Jennifer Hepler… But alot of people would consider that just gutting out the very core of the game and the reason it would even be considered a game at all, The ding that much I’ll just skip all this and just read up the plot summary on wikipedia’ It defeats the point of the very form of media they utilize.
I think the comment kind of sealed the deal on why people disliked helper’s involvement within Bioware, she was an author who wasn’t interested in gameplay involved at the heart of major gaming developer.
Choosing dialogue options in DA and ME is as much gameplay as the fighting is. Giving you an option to skip the character and storybuilding aspects is “gutting the gameplay” as much as getting rid of the combat. The setup is basically “do you want to kill these dudes y/n” and then you kill those dudes or you don’t. It’s totally valid to say your enjoyment comes from seeing what happens if your character kills/does not kill the dudes moreso than the act of actually killing them. Different people enjoy the game for different reasons, and it’s not bad to give them the option to play it their way.
I’d like to also add on that same note that it’s actually healthy (in doses) to have people who don’t generally like playing games working in the game industry because it can help prevent creative inbreeding and stagnant ideas. When Michel Gagne was asked to collaborate with Joe Olsen on making a video game, he first thought he should play more games first, but then Olsen told him that it was his lack of experience that would help make the game. And so with his background in animation, Gagne helped push elements that the game developers might not have thought of, such as strong silhouetted designs and a dynamic camera that followed your dude around (something that the programmers said would have been impossible given their limitations).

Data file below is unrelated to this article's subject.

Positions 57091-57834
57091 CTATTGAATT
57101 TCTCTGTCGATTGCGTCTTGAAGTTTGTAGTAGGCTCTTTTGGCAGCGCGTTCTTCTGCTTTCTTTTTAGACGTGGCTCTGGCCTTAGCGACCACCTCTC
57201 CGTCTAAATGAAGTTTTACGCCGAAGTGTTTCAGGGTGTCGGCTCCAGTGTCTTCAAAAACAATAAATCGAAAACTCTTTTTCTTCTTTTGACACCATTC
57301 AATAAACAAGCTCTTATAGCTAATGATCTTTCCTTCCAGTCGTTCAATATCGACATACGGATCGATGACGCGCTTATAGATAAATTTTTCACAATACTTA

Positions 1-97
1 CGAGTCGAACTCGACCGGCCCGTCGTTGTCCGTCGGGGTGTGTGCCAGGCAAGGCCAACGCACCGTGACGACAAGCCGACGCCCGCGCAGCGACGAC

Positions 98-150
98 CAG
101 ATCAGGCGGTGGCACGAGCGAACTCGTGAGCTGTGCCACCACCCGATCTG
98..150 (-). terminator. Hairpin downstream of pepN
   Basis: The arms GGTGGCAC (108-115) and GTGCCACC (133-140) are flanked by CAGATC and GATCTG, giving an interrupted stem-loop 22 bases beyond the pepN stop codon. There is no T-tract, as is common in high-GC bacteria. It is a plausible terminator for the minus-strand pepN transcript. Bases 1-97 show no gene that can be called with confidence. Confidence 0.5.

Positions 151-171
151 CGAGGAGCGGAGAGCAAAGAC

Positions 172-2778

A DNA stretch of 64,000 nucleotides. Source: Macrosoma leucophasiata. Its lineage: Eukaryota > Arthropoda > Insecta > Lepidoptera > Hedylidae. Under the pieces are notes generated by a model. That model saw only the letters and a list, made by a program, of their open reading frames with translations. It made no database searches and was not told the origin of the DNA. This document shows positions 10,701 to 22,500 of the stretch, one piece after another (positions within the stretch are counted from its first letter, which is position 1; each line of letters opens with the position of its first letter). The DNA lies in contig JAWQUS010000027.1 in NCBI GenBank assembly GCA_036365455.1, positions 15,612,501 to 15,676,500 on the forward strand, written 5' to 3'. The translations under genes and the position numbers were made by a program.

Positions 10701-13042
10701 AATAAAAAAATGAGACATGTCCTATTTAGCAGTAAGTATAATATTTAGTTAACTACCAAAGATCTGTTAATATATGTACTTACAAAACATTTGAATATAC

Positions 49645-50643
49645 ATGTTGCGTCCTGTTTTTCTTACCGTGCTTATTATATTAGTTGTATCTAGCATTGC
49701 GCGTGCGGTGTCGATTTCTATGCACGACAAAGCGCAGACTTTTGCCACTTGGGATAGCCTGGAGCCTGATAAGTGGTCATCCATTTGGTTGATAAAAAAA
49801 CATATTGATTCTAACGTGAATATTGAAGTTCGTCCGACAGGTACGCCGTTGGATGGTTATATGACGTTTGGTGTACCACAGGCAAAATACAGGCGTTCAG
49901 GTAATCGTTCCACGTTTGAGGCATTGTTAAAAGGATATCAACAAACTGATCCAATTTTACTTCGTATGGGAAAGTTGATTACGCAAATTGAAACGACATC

Other (non-game) example is when Roger Deakins (cinematographer for many of the Coen Brothers films) was a consultant for How To Train Your Dragon, and he surprised the lighters by telling them to let characters in dimly-lit scenes to just go into shadow instead of adding a rim light. That habit of adding rim lighting was such an in-grained habit in CG lighting that it didn’t occur to them before that sometimes it’s OK to, uh, not do that.
Now obviously *most* of the game development team should probably love games, but there’s nothing more valuable than an outsider’s perspective, especially if you’re working in an industry that can get easily stagnant.